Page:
Nano, nano; we’re hearing that morkish prefix a lot these days. It means 10-9 of something: most often, of meters (see powers of ten). A nanometer is a billionth of a meter. This gets down into the range of protein molecules and small cellular components. A DNA molecule, for instance, is about 20 nanometers across; an ATP synthase rotary motor is about 8 x 12 nanometers, and a bacterial flagellum about 10 times larger. Now that imaging technology is reaching into realms of just a few nanometers, scientists are keen to understand nature’s engineering in hopes of doing their own. The premiere issue of Nature Nanotechnology made its debut this month.1 It contains a centerpiece review article by Wesley R. Browne and Ben L. Feringa entitled, “Making molecular machines work.”2 Though the article focuses on human progress and potential in the world of nanotechnology, it contains numerous ecstasies about biological machines unmade by human hands:Consider a world composed of nanometre-sized factories and self-repairing molecular machines where complex and responsive processes operate under exquisite control; where translational and rotational movement is directed with precision; a nano-world fuelled by chemical and light energy. What images come to mind? The fantastical universes described in the science fiction of Asimov and his contemporaries? To a scientist, perhaps the ‘simple’ cell springs more easily to mind with its intricate arrangement of organelles and enzymatic systems fuelled by solar energy (as in photosynthetic systems) or by the chemical energy stored in the molecular bonds of nucleotide triphosphates (for example, ATP).Biological motors convert chemical energy to effect stepwise linear or rotary motion, and are essential in controlling and performing a wide variety of biological functions. Linear motor proteins are central to many biological processes including muscle contraction, intracellular transport and signal transduction, and ATP synthase, a genuine molecular rotary motor, is involved in the synthesis and hydrolysis of ATP. Other fascinating examples include membrane translocation proteins, the flagella motor that enables bacterial movement and proteins that can entrap and release guests through chemomechanical motion.Whereas nature is capable of maintaining and repairing damaged molecular systems, such complex repair mechanisms are beyond the capabilities of current nanotechnology.In designing motors at the molecular level, random thermal brownian motion must therefore be taken into consideration. Indeed, nature uses the concept of the brownian ratchet to excellent effect in the action of linear and rotary protein motors. In contrast to ordinary motors, in which energy input induces motion, biological motors use energy to restrain brownian motion selectively. In a brownian ratchet system the random-molecular-level motion is harnessed to achieve net directional movement, and crucially the resulting biased change in the system is not reversed but progresses in a linear or rotary fashion.Biosystems frequently rely on ATP as their energy source, however very few examples of artificial motors that use exothermic chemical reactions to power unidirectional rotary motion have been reported to date.That biological motors perform work and are engaged in well-defined mechanical tasks such as muscle contraction or the transport of objects is apparent in all living systems.It is clear that the biological machines are inspiring the human drive toward exploiting the possibilities of mimicking, if not duplicating, what already exists in nature. They say in conclusion,The exquisite solutions nature has found to control molecular motion, evident in the fascinating biological linear and rotary motors, has served as a major source of inspiration for scientists to conceptualize, design and build – using a bottom-up approach – entirely synthetic molecular machines. The desire, ultimately, to construct and control molecular machines, fuels one of the great endeavours of contemporary science….….As complexity increases in these dynamic nanosystems, mastery of structure, function and communication across the traditional scientific boundaries will prove essential and indeed will serve to stimulate many areas of the synthetic, analytical and physical sciences. In view of the wide range of functions that biological motors play in nature and the role that macroscopic motors and machines play in daily life, the current limitation to the development and application of synthetic molecular machines and motors is perhaps only the imagination of the nanomotorists themselves.1Nature Nanotechnology, Vol. 1, No. 1, October 2006.2Wesley R. Browne and Ben L. Feringa, “Making molecular machines work,” Nature Nanotechnology, 1, pp25-35 (2006), doi:10.1038/nnano.2006.45.These superlatives call for an explanation: how did nature achieve this level of technology, a level our best scientists can only view with awe as they attempt to catch up, using their brightest intelligence applied to design? Here is the simplistic, hand-waving explanation. In what should have been a paper permeated with unadulterated intelligent design, both human and biological, they slipped into the old Darwinian bad habit. Get ready with your baloney breathalyzer.Understanding and harnessing such phenomenal biological systems provides a strong incentive to design active nanostructures that can operate as molecular machines, and although our current efforts to control motion at the molecular level may appear awkward compared with these natural systems, it should not be forgotten that nature has had a 4.5 billion year head start.This is bad breath caused by Dar-wine. No matter the object under consideration, from a nanoscopic rotary motor with near perfect efficiency to a narwhal’s antenna or a butterfly’s photonic crystals, Darwin-drunk researchers continue to ascribe these wonders to blind, aimless, materialistic processes. If nature’s advantage were merely a head start, then Nature Nanotechnology would do better to tell its researchers to close their labs, put on blindfolds, and wander aimlessly about, bumping into each other, till something interesting happens. As we wag our heads at the inebriation of scientists believing such things, let’s not forget what they said about biological machines. Those machines really do exist. They’re keeping you functioning. They’re enabling your brain to think. So think. Don’t try to drink and think, lest your breath stink and your common sense shrink.(Visited 221 times, 1 visits today)FacebookTwitterPinterestSave分享0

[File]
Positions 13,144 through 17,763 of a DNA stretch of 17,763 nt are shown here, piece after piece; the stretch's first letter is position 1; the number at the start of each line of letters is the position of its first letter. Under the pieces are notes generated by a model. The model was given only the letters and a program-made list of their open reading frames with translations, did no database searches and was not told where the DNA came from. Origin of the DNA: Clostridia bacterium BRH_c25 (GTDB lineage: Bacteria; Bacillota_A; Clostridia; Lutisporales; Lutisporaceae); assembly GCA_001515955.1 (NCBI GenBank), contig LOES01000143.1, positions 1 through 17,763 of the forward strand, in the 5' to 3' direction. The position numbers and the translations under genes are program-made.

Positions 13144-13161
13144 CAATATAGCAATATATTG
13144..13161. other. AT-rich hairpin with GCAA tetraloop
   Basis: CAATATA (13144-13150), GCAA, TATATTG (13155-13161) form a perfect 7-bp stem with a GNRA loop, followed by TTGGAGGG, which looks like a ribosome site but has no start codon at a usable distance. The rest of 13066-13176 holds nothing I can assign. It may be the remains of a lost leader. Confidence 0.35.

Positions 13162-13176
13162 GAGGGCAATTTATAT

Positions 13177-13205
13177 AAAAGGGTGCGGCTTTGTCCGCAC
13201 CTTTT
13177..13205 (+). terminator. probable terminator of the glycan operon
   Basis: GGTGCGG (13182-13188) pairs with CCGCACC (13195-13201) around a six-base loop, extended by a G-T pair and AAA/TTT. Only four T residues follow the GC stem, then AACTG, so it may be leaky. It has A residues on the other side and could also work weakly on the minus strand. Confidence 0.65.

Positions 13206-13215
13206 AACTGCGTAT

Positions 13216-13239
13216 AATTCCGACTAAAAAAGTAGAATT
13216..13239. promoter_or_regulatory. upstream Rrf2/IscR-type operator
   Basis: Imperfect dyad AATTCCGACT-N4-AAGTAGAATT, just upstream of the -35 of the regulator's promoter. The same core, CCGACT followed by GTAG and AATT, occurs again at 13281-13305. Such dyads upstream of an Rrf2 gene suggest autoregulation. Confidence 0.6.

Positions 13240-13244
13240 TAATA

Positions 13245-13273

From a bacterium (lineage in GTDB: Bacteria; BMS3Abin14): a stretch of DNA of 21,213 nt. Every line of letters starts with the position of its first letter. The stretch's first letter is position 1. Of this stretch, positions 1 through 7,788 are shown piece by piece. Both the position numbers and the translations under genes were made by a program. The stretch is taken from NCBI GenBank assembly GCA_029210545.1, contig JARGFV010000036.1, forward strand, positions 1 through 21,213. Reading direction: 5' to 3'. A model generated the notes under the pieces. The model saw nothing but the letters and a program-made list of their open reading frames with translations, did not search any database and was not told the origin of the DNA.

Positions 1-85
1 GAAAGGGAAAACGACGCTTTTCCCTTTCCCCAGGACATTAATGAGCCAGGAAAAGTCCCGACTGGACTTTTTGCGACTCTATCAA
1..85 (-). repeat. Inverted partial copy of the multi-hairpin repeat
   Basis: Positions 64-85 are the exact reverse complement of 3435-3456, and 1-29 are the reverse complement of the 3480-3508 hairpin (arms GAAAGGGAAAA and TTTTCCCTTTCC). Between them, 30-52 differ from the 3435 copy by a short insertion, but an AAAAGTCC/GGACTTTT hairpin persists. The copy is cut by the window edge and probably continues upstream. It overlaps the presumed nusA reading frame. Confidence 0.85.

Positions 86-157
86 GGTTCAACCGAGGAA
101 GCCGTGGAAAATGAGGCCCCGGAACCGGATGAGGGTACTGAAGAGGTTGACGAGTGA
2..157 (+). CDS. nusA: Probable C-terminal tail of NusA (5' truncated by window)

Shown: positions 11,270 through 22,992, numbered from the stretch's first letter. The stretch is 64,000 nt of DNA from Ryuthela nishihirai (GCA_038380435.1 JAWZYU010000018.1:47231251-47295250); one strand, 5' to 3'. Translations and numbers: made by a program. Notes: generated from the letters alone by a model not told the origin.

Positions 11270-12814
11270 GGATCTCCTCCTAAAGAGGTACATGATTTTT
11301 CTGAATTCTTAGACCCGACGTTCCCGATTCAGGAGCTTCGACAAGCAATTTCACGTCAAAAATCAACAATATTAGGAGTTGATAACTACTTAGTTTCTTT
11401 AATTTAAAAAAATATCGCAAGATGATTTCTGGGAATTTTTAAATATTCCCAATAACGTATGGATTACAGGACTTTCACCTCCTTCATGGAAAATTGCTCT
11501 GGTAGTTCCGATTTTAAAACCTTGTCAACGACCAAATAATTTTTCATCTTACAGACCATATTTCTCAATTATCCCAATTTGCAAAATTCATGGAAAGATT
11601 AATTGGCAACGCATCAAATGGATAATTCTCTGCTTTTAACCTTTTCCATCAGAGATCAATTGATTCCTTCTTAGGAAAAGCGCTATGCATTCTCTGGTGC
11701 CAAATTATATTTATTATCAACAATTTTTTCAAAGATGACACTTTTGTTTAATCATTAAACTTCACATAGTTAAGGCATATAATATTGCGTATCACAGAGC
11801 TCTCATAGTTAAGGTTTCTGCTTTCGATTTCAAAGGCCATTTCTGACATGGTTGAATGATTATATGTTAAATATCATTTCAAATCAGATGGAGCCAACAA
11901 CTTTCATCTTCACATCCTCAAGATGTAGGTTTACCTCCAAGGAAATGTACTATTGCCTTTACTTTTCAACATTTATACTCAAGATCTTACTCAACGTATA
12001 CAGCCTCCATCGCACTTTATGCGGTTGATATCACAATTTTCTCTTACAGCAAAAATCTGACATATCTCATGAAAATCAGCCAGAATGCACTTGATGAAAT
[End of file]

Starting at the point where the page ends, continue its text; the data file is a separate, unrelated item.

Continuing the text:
10 April 2015Kathu solar thermal plant, the latest solar plant to be constructed in sunny Northern Cape, will be built by engineering and construction group Sener and the infrastructure, renewable energy and services corporation Acciona.Together the two international companies form the consortium chosen to develop the Kathu turnkey project. The complex is led by GDF Suez, with South African partners comprising Sishen Iron Ore Company Community Development Trust, Investec Bank, Lereko Metier and Public Investment Corporation.It has been selected by the South African Department of Energy to form part of the country’s renewable energy development programme (REIPPP), with a forecast investment of more than €500-million (R6.4-billion).Kathu Solar Park, along with Redstone Solar Thermal Power, which will both build 100MW capacity, were the preferred bidders in the third round of the government’s REIPPPP, the department said.Concentrated solar thermal power is able to store solar power generated during daylight hours.Storage capacityKathu is a 100MW plant with parabolic troughs – specifically, the SenerTrough-2 system, designed and patented by Sener, and a thermal energy storage capacity of 4.5 hours, thanks to the use of molten salts. Located in the town of Kathu, near Upington, in Northern Cape Province, the plant will begin operations in 2018 and will be able to supply electricity to 80 000 homes.Because of the nature of the contract, Sener and Acciona will carry out the engineering, construction and commissioning of the entire facility. The building consortium will also use local suppliers, as the project is fully committed to contributing to the local community.It is the companies’ second solar thermal project in South Africa, the first being the Bokpoort plant in Upington, in which they also form part of the building consortium. It will be operational later this year. It is also a turnkey project that uses SenerTrough technology and a molten salt storage system.Kathu is near KaXu Solar One, the first solar thermal electricity plant in South Africa, which was formally opened by Ebrahim Patel, the economic development minister, on 2 March. KaXu, which means “open skies” in the loca Nama language, is outside Pofadder.Total investment in KaXu, the largest parabolic trough project in the southern hemisphere, was $891-million (R10.7-billion).International experienceThe international partners bring with them a wealth of experience. Sener has been involved in 29 solar plants, most of them turnkey projects, in Spain, the USA, South Africa, and Morocco. Together these represent an installed capacity of more than 2 000MW and carbon dioxide savings of more than one million tons annually.Some of its projects are technological milestones, such as Gemasolar and Valle 1 and Valle 2, in Spain, and the Noor complex in Morocco, where Sener also forms parts of the building consortium for Noor 1 and for the second phase (Noor 2 and Noor 3).Acciona is one of the world’s biggest renewable energy operators, and owns an installed capacity of 8 500MW. It is a turnkey provider of electricity generating facilities using wind, solar and photovoltaic technology. In solar thermal energy, it operates 315MW in the USA and Spain, and has built more than 12 plants. It is currently working on projects such as Noor 1 in Morocco and Bokpoort in South Africa.It has had a presence in South Africa since September 2012 through its energy and infrastructures divisions, working on three renewable energy projects:Sishen Solar Photovoltaic Plant: Acciona owns and operates the plant, which has the largest output of any plant of its type in Africa (214 gigawatt hours per year). The project is a joint venture with Aveng, Soul City and Dibeng Community Trust. It became operational in December 2014.Gouda Wind Farm: Acciona Energy, in partnership with Aveng, Soul City and Local Community Trust, is building the Gouda wind farm (138MW), its first wind farm in South Africa.Bokpoort Thermosolar Power Plant: Awarded to Acciona and its partners in June 2012, construction is expected to finish this year. The 50MW facility will use parabolic troughs and will have a molten salt energy storage system.Sener is a private engineering and technology group founded in Bilbao, Spain, in 1956. It was the first Spanish engineering company. Acciona is one of Spain’s largest corporations, operating in the fields of infrastructure, energy, water, and services in more than 30 countries.SAinfo reporter
Buoyed by the return of Niranjan Patnaik as president of the Odisha Pradesh Congress Committee along with three working presidents, the party has started gearing up for the next year’s simultaneous Lok Sabha and Assembly polls in the State.The Congress leaders are working overtime not only to retain their party’s number two position in the State by blocking the Bharatiya Janata Party but also to take on the ruling Biju Janata Dal in a big way. The saffron party had emerged number two in the Zilla Parishad elections in 2017.The new team of leaders has already initiated a series of measures to strengthen the party organisation at the grassroots level. In a recent meeting of district presidents, the party decided to dismantle block level committees and strengthen Zilla Parishad zones as new organisational blocks.At the end of the two-day deliberations, Mr. Patnaik has made it clear that those leaders who are working with the people in rural areas will be given tickets to contest the next elections. Indiscipline will not be tolerated in the party and leaders having grievances should raise the issue in party forum instead of going to the media, he has said.Mr. Patnaik, who has already appointed presidents and working presidents in as many as 28 of the 33 organisational districts, is now planning to organise massive rallies in all districts to galvanise the party workers up to the booth level. He along with the party in-charge of Odisha has also visited all districts to activate the district units.
The Uttar Pradesh Police’s Special Task Force (STF) on Friday arrested a notorious sharpshooter, who was allegedly planning to kill BJP MLA Sushil Singh, after a brief encounter in Varanasi, an official statement said. Shiv Prakash Tiwari alias Dhoni Tiwari was carrying a cash reward of ₹1 lakh on his head, it said. Following a tip off, Tiwari and two of his associates — Manish Kesarwani and Ajnana Singh — were arrested from Varanasi’s Cantt police station area, the STF statement said. During interrogation, Tiwari revealed he had come to Varanasi with his associates to kill Singh, the BJP MLA from Saiyadraja assembly constituency. His associates were doing a recce for it, the statement said. Tiwari was convicted in the sensational murder of Hindu Yuva Vahini leader Bishnu Dutt Ojha in 2011 in Basti district but was absconding, it said.